Walker and his Irish-run Tammany Hall were forced out of office by scandal and La Guardia was determined to replace him. First he had to win the nomination of both the Republican party and also the "Fusion" group of independents. He was not the first choice of either, for they distrusted Italians. On the other hand, La Guardia had enormous determination, high visibility, the support of reformer Samuel Seabury and the ability to ruin the prospects of any rival by a divisive primary contest. He secured the nominations and expected an easy win against hapless incumbent Mayor John P. O'Brien. However, at the last minute Joseph V. McKee entered the race as the nominee of the new "Recovery party". McKee was a formidable opponent because he was sponsored by Bronx Democratic boss Edward J. Flynn and apparently was favored by President Franklin Roosevelt. La Guardia made corruption his main issue. The campaign saw mud slung three ways, with La Guardia denounced as a far-left "Red", O'Brien as a pawn of the bosses, and McKee as an anti-Semite. La Guardia's win was based on a complex coalition of regular Republicans (mostly middle class German Americans in the boroughs outside Manhattan), a minority of reform-minded Democrats, some Socialists, a large proportion of middle-class Jews, and the great majority of Italians. The Italians had been loyal to Tammany; their switch proved decisive.[25]


La Guardia and Franklin D. Roosevelt

La Guardia came to office in January 1934 with five main goals:[26]

  • Restore the financial health and break free from the bankers' control
  • Expand the federally funded work-relief program for the unemployed
  • End corruption in government and racketeering in key sectors of the economy
  • Replace patronage with a merit-based civil service, with high prestige
  • Modernize the infrastructure, especially transportation and parks

He achieved most of the first four goals in his first hundred days, as FDR gave him 20% of the entire national CWA budget for work relief. La Guardia then collaborated closely with Robert Moses, with support from the governor, Democrat Herbert Lehman, to upgrade the decaying infrastructure. The city was favored by the New Deal in terms of funding for public works projects.

Ethnic politics

La Guardia governed in an uneasy alliance with New York's Jews and liberal WASPs, together with ethnic Italians and Germans.[27]

La Guardia was not an orthodox Republican. He also ran as the nominee of the American Labor Party, a union-dominated anti-Tammany left wing group that supported Franklin D. Roosevelt for president beginning in 1936. La Guardia supported Roosevelt, chairing the Committee of Independent Voters for Roosevelt and Wallace with Senator George Norris during the 1940.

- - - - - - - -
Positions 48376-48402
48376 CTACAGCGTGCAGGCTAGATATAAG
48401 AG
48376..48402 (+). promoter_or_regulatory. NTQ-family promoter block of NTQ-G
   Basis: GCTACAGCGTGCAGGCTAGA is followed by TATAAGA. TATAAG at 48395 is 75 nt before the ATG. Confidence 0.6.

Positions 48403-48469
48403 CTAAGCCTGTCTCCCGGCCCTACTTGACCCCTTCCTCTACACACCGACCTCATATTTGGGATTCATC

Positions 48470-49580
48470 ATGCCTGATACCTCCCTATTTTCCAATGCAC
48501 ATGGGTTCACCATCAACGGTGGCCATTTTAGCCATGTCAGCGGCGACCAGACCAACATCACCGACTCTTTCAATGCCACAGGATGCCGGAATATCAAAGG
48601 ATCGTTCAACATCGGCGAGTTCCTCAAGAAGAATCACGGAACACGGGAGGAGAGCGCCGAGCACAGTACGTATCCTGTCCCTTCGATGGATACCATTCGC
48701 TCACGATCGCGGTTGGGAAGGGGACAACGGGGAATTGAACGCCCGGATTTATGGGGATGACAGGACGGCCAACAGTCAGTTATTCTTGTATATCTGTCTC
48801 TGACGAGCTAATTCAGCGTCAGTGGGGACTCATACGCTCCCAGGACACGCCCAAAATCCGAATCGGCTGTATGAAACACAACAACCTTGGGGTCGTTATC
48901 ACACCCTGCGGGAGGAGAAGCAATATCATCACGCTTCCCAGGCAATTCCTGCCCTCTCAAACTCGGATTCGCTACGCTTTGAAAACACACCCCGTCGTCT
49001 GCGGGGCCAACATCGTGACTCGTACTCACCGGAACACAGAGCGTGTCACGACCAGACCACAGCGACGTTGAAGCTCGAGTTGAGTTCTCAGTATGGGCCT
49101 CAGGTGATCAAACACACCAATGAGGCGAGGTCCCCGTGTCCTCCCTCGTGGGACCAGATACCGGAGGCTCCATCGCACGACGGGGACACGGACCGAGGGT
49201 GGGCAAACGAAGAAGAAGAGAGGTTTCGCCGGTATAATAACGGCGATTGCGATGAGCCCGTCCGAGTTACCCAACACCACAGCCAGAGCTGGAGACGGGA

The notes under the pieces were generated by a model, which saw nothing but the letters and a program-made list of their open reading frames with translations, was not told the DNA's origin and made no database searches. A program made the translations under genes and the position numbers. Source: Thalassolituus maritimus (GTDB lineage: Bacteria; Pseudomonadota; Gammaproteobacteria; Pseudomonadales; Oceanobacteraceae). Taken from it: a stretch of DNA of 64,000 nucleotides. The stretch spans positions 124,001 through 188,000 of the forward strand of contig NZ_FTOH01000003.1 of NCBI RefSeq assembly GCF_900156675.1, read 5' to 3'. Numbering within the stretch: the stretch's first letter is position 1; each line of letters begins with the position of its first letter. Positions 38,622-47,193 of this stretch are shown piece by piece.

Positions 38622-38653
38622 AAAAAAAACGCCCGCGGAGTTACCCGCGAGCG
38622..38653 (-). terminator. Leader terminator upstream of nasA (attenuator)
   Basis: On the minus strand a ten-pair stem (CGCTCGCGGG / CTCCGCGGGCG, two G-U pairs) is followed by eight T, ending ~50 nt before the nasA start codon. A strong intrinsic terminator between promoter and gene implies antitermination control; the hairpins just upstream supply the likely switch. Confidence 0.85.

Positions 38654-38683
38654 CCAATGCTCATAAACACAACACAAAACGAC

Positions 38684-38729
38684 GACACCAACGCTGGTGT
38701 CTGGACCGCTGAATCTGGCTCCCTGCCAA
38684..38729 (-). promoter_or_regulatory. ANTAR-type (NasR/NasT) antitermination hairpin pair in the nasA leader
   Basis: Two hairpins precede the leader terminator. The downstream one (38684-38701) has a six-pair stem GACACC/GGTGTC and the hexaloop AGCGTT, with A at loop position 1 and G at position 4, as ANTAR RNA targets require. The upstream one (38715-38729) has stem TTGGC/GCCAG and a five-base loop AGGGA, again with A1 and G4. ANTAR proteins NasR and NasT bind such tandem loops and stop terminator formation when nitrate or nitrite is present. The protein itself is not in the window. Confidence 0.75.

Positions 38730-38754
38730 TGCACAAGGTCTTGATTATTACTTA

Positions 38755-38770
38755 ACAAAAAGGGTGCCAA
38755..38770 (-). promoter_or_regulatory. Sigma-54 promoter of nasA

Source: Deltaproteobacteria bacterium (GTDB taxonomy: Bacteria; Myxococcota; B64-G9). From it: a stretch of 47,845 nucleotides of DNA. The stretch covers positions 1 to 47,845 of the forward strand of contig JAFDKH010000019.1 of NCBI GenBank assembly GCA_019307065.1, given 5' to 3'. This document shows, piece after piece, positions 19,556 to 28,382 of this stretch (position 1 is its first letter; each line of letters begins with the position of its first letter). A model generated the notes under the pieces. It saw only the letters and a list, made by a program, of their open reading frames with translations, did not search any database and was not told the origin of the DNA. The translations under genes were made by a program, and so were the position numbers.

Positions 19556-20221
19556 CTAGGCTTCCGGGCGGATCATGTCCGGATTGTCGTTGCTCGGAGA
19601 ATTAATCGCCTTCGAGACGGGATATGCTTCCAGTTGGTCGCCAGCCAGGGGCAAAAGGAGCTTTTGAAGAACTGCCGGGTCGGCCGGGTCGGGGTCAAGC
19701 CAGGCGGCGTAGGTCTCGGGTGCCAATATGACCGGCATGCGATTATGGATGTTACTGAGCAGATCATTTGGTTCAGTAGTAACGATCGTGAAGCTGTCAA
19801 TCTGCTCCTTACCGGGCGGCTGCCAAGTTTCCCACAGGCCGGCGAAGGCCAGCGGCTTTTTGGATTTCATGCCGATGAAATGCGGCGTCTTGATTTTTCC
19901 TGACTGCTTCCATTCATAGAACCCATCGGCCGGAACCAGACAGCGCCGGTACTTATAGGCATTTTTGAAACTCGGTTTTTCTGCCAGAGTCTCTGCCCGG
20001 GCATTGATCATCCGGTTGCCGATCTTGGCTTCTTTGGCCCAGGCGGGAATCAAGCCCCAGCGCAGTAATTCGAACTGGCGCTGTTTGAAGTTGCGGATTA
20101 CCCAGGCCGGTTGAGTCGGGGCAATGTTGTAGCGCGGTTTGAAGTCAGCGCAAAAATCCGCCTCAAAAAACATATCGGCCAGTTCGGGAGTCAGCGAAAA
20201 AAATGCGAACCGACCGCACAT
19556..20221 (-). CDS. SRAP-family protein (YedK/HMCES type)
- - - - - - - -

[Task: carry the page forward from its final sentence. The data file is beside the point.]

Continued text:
La Guardia was the city's first Italian-American mayor, but was not a typical Italian New Yorker. He was a Republican Episcopalian who had grown up in Arizona and had a Triestine Jewish mother[5] and a lapsed Catholic father. He spoke several languages, reportedly including Hebrew, Croatian, German, Italian, and Yiddish.[citation needed] It served him well during a contentious congressional campaign in 1922. When Henry Frank, a Jewish opponent, accused him of anti-Semitism, La Guardia rejected the suggestion that he publicly disclose that his mother was Jewish as "self-serving". Instead, La Guardia dictated an open letter in Yiddish that was also printed in Yiddish. In it, he challenged Frank to publicly and openly debate the issues of the campaign "ENTIRELY IN THE YIDDISH LANGUAGE.” Frank, although he was Jewish, could not speak the language and was forced to decline—and lost the election.[citation needed]


La Guardia loathed the gangsters who brought a negative stereotype and shame to the Italian community.[28] His first action as mayor was to order the chief of police to arrest mob boss Lucky Luciano on whatever charges could be found. La Guardia then went after the gangsters with a vengeance, stating in a radio address to the people of New York in his high-pitched, squeaky voice, "Let's drive the bums out of town". In 1934 he went on a search-and-destroy mission looking for mob boss Frank Costello's slot machines, which La Guardia executed with gusto, rounding up thousands of the "one armed bandits", swinging a sledgehammer and dumping them off a barge into the water for the newspapers and media. In 1935 La Guardia appeared at The Bronx Terminal Market to institute a citywide ban on the sale, display, and possession of artichokes, whose prices were inflated by mobs. When prices went down, the ban was lifted.[29] In 1936, La Guardia had special prosecutor Thomas E. Dewey, a future Republican presidential candidate, single out Lucky Luciano for prosecution. Dewey led a successful investigation into Luciano's lucrative prostitution operation, eventually sending Luciano to jail with a 30–50 year sentence. The case was made into the 1937 movie Marked Woman, starring Bette Davis.

La Guardia proved successful in shutting down the burlesque theaters, whose shows offended his puritanical sensibilities.[30]

Public works

La Guardia's admirers credit him with, among other things, restoring the economic lifeblood of New York City during and after the Great Depression. He is given credit for many massive public works programs administered by his powerful Parks Commissioner Robert Moses and employed thousands of voters. The mayor's relentless lobbying for federal funds allowed New York to develop its economic infrastructure.[31]

To obtain large-scale federal money the mayor became a close partner of Roosevelt and New Deal agencies such as CWA, PWA and WPA, which poured $1.1 billion into the city from 1934–39. In turn he gave FDR a showcase for New Deal achievement, helped defeat FDR's political enemies in Tammany Hall (the Democratic party machine in Manhattan). He and Moses built highways, bridges and tunnels, transforming the physical landscape of New York City. The West Side Highway, East River Drive, Brooklyn Battery Tunnel, Triborough Bridge, and two airports (LaGuardia Airport, and, later, Idlewild, now JFK Airport) were built during his mayoralty.[32]